By Katherine Skiba
5:50 PM CDT, June 14, 2013
WASHINGTON — Continuing the first family’s outreach to Chicago teens, President Barack Obama today welcomed 14 students and five chaperons from Chicago’s Hyde Park Academy High School to be among his guests at an informal luncheon in the State Dining Room to mark Father’s Day.
Obama had met the students, who take part in the “Becoming a Man -- Sports Edition” program, during a visit Feb. 15 to Hyde Park Academy, less than a mile from his Chicago home.
“It is good to see all of you here, so many young people, so many outstanding dads, a few moms chaperoning,” Obama told several dozen guests on Friday. “Obviously, this is a great way for us to celebrate Father’s Day and just to remind ourselves, those of us who are fathers, how lucky we are.”
He walked table to table greeting guests, posing for pictures and holding up a baby.
Among the guests was Frankie Griffin, 18, from Chicago’s Englewood neighborhood, who said the trip was his first to Washington and the White House. “It was awesome experience to be in the presence of the president,” remarked Griffin, who graduates Monday and wants to pursue a career in technology.
He works as a stock manager for Wal-Mart and said he was a recent victim of Chicago’s gun violence. Griffin said he was robbed at gunpoint, and his knee grazed by gunfire, during a hold-up four or five weeks ago.
Griffin’s chaperons including Marshaun Bacon, 36, from Hyde Park, who said the president’s visit in February was a “mind-blowing experience.” Bacon praised him for maintaining ties to the young men he met then, saying today: “For him to want to continue that relationship and that dialogue is really a testament to how big his heart is.”
On today’s menu: burgers, fries, salad, cookies, apples and lemonade.
Some White House officials, including chief of staff Denis McDonough, economic policy adviser Gene Sperling, and legislative affairs director Miguel Rodriguez, attended the luncheon.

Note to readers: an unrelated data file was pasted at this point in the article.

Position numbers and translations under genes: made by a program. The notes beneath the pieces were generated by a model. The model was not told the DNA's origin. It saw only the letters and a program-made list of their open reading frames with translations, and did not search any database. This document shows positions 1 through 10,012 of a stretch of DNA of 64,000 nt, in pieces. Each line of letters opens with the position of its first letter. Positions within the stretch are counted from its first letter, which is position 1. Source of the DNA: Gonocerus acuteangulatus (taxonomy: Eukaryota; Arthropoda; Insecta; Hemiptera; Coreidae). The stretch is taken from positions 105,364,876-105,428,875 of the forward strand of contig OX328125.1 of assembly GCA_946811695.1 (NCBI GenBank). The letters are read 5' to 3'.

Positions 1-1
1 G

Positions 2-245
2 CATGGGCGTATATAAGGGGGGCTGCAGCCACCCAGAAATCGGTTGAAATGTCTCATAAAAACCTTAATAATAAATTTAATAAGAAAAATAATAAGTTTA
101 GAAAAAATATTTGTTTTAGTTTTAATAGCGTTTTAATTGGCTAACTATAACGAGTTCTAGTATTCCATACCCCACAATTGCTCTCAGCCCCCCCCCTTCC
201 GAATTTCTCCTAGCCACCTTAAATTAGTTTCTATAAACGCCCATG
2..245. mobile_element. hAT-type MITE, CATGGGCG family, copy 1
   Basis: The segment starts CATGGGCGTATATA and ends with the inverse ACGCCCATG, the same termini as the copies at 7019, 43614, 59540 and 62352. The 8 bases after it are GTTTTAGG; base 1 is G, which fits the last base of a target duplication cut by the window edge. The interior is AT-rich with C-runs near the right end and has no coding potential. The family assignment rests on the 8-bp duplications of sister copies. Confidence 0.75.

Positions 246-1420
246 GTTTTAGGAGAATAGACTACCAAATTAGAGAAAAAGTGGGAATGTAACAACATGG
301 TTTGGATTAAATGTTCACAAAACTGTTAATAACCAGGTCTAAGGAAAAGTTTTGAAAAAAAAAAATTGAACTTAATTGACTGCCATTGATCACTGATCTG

White House spokesman Kevin Lewis said the luncheon was a chance for the president to continue the “national conversation” he began during his first term about the vital roles that fathers have in families and communities.
After the luncheon, Obama invited the Chicagoans for a quick trip to the Oval Office. Afterward, the students were to take part in a round-table discussion on mentorship with administration staffers, Lewis said.
Obama traveled to Hyde Park Academy to talk about gun violence and other issues, meeting privately that day with participants in the “Becoming a Man -- Sports Edition” program, which mixes after-school sports with counseling, mentorship and violence-prevention activities.
First lady Michelle Obama has begun her own relationship with students from Chicago’s Harper High School, visiting the school in April and hosting some Harper students at the White House on June 5, when they met both Obamas.
The Hyde Park Academy students arrived Thursday and depart Saturday, Bacon said.
The trip for the Hyde Park Academy students was paid for by the National Responsible Fatherhood Clearinghouse, according to a White House aide. It supports the president’s fatherhood and mentoring initiative, the aide said.
The clearinghouse — whose website is fatherhood.gov — is funded by the Department of Health and Human Service’s Office of Family Assistance.
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